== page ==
By now we know the drill. If you have to go out, maintain social distance, wear a mask, wash your hands. But the strongest advice there has been for limiting the spread of COVID-19? Stay at home. Working from home and attending school online has become the norm, but what happens to households when they’re forced to spend every moment inside the same four walls? For the sake of your sanity, it’s time to relearn the meaning of patience.
Everyone’s in the same boat. Or house. Or apartment. Set reasonable expectations for your behavior and theirs. A young child will need attention and support. An adult working from home will need as much peace as they can get. A product or service you use might no longer be available.
Roles and expectations will have to shift but try and be attuned to the fact that it’s not personal. Your child’s teacher will understand if you don’t have time to help them finish a craft project. Your boss might be open to moving things around so you can start work later or earlier. Hold fast: the world will eventually go back to some semblance of normality.
Get some space
A change of scene can do wonders for your mood. If there’s another adult or teen in the household to keep an eye on the kids, take it in turns to go out for a walk or just drive around somewhere for a break. Listen to a podcast or turn up the tunes in the car to clear your mind and get some mental energy back. If leaving the house isn’t an option, head to another room, maybe with some chocolate or a cup of coffee in tow, or sit outside to boost your Vitamin D.
Live in the Now
Be mindful of your actions and words. If you’re frustrated or in a bad mood, it can cause you to snap at children in particular. While it can feel good in the moment to lash out, be aware of the words coming out of your mouth. If you say something you don’t mean or it comes out harsher than intended, there’s nothing wrong with taking a breath and apologizing.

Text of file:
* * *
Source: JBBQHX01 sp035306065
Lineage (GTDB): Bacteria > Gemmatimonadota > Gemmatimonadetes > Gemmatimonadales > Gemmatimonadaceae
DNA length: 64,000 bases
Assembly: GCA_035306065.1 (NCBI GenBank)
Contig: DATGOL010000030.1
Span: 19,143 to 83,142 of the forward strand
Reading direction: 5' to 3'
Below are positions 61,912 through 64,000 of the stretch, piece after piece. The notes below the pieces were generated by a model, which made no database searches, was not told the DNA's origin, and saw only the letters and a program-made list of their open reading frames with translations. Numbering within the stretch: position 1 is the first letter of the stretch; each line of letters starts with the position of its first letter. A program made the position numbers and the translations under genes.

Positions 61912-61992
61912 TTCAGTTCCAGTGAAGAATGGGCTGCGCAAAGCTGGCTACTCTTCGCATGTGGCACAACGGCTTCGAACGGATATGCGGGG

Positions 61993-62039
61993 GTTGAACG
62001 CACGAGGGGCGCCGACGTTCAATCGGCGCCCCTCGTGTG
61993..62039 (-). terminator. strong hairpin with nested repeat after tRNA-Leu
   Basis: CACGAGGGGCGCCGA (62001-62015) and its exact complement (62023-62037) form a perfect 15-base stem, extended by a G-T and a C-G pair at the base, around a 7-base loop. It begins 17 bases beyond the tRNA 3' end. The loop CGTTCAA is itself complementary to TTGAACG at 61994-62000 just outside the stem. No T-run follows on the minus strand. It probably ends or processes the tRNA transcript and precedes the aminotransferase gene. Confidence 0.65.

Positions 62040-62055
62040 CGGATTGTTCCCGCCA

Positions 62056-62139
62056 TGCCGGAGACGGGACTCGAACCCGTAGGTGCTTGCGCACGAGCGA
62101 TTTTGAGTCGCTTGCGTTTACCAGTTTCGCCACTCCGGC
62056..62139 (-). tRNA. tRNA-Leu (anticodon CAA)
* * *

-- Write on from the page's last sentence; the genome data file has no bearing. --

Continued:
If you feel that you’re getting hot under the collar, tell the people around you that you’re losing your patience and leave the room. Psychiatrist Dr. Daniel Siegel created the term “name it to tame it.” In essence, this means that naming your emotions out loud can help you regain control. A few deep breaths and a few minutes of distraction — like playing a game on your phone or finally cleaning the bathroom mirror — will give you a chance to reset.
Don’t Sweat the Small Stuff
Some people thrive on routines. Others…not so much. Either way, don’t let small things build up into big things. If your housemate doesn’t change the toilet paper roll or your daughter refuses to wear anything apart from the same two playsuits over and over, honestly? Who really cares? Talk to your housemate about what’s bothering you before the resentment you’ve been harboring comes to a head. Or, you know, just change the roll yourself, and move on with your day.
Remember Why You Like Each Other
Take the opportunity to reconnect and create some good memories with your family. If it’s been a frustrating day, try and end on a good note with everyone snuggled on the sofa to watch a new show or movie together. Bring out the board games at the weekend or find a favorite book to read to your kids. Encourage them in the things they enjoy doing and it might bring you a little extra peace and quiet too.
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